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Works of Charles and Mary Lamb. VI-VII. Letters
Mary Lamb to Sarah Stoddart Hazlitt [November 1805]

Contents vol. VI
Letters: 1796
Letters: 1797
Letters: 1798
Letters: 1799
Letters: 1800
Letters: 1801
Letters: 1802
Letters: 1803
Letters: 1804
Letters: 1805
Letters: 1806
Letters: 1807
Letters: 1808
Letters: 1809
Letters: 1810
Letters: 1811
Letters: 1812
Letters: 1814
Letters: 1815
Letters: 1816
Letters: 1817
Letters: 1818
Letters: 1819
Letters: 1820
Letters: 1821
Contents vol. VII
Letters: 1821
Letters: 1822
Letters: 1823
Letters: 1824
Letters: 1825
Letters: 1826
Letters: 1827
Letters: 1828
Letters: 1829
Letters: 1830
Letters: 1831
Letters: 1832
Letters: 1833
Letters: 1834
Appendix I
Appendix II
Appendix III
List of Letters
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[Early November, 1805.]

MY dear Sarah,—Certainly you are the best letter-writer (besides writing the best hand) in the world. I have just been reading over again your two long letters, and I perceive they make me very envious. I have taken a bran new pen, and put on my spectacles, and am peering with all my might to see the lines in the paper, which the sight of your even lines had well nigh tempted me to rule: and I have moreover taken two pinches of snuff extraordinary, to clear my head, which feels more cloudy than common this fine, chearful morning.

All I can gather from your clear and, I have no doubt, faithful history of Maltese politics is, that the good Doctor, though a firm friend, an excellent fancier of brooches, a good husband, an upright Advocate, and, in short, all that they say upon tomb stones (for I do not recollect that they celebrate any fraternal virtues there) yet is but a moody brother, that your sister in law is pretty much like what all sisters in law have been since the first happy invention of the happy marriage state; that friend Coleridge has undergone no alteration by crossing the Atlantic,—for his friendliness to you, as well as all the oddities you mention, are just what one ought to look for from him; and that you, my dear Sarah, have proved yourself just as unfit to flourish in a little, proud Garrison Town as I did shrewdly suspect you were before you went there.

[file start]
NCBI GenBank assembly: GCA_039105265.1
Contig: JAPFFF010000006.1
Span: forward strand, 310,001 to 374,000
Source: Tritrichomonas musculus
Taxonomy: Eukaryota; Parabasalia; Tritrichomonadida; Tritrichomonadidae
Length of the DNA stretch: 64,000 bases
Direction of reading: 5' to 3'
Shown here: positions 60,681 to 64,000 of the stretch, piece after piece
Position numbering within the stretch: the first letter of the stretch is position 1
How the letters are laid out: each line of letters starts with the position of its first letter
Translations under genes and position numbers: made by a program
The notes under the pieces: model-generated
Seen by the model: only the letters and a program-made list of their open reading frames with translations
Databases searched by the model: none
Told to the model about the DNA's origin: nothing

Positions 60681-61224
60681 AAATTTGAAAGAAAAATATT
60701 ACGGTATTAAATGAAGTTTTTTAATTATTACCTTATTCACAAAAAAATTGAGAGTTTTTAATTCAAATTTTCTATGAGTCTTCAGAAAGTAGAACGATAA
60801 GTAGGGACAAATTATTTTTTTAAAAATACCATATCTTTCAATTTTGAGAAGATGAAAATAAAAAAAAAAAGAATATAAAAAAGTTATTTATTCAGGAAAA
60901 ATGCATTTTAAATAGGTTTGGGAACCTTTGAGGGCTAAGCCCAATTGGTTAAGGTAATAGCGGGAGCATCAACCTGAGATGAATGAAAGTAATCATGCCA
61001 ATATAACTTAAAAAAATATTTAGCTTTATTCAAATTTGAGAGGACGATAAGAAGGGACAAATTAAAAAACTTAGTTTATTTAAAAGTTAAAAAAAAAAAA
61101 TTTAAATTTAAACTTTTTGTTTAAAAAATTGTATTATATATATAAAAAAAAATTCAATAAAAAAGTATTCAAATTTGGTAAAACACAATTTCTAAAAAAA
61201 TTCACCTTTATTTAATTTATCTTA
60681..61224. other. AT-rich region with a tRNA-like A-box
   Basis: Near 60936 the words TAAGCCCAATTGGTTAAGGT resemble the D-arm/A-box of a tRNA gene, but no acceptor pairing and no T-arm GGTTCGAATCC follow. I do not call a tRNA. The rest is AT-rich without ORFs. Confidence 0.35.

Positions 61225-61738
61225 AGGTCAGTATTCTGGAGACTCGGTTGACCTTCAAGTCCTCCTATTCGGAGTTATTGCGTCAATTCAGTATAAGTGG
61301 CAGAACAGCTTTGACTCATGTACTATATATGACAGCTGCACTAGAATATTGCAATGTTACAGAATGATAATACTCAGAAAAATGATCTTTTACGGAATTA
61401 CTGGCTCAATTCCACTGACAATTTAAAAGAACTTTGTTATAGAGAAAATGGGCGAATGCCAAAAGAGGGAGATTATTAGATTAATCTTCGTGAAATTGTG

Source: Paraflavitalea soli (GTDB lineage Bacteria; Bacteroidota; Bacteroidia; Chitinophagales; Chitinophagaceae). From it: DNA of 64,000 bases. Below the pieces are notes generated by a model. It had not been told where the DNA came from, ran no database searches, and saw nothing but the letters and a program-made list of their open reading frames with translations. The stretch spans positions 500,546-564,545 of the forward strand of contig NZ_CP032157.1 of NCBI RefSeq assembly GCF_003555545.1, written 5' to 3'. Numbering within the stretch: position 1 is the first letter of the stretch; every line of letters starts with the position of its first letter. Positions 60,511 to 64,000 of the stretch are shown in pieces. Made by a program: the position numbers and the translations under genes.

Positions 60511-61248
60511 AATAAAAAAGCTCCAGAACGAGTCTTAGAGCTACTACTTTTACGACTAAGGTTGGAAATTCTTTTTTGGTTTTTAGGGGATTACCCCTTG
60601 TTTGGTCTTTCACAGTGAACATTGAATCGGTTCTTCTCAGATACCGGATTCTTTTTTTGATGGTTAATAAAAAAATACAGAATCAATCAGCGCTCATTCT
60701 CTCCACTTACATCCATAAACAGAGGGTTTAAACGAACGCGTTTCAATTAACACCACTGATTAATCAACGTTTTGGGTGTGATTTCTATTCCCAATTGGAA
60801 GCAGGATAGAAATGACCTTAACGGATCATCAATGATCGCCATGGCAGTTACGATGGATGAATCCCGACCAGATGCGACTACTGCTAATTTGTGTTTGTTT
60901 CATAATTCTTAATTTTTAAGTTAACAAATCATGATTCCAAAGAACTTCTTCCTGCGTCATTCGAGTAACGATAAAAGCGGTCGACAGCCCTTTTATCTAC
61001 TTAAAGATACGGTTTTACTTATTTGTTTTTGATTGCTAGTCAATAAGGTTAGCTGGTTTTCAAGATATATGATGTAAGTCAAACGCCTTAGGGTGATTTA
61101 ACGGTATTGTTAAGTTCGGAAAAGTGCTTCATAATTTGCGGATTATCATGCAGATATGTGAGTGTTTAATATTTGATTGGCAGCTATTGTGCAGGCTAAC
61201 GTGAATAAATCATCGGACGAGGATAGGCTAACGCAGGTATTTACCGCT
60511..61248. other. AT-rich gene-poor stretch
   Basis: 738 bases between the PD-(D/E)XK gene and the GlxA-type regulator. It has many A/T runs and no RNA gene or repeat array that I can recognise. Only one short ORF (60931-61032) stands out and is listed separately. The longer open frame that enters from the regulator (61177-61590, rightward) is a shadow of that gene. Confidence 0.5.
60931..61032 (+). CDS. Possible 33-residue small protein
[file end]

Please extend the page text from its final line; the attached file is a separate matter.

If I possibly can, I will prevail upon Charles to write to your brother by the conveyance you mention; but he is so unwell, I almost fear the fortnight will slip away before I can get him in the right vein. Indeed, it has been sad and heavy times with us lately: when I am pretty well, his low spirits throws me back again; and when he begins to get a little chearful, then I do the same kind office for him. I heartily wish for the arrival of Coleridge; a few such evenings as we have sometimes passed with him would wind us up, and set us a going again.

Do not say any thing, when you write, of our low spirits—it will vex Charles. You would laugh, or you would cry, perhaps both, to see us sit together, looking at each other with long and rueful faces, and saying, “how do you do?” and “how do you do?” and then we fall a-crying, and say we will be better on the morrow. He says we are like tooth-ach and his friend gum bile—which,
though a kind of ease, is but an uneasy kind of ease, a comfort of rather an uncomfortable sort.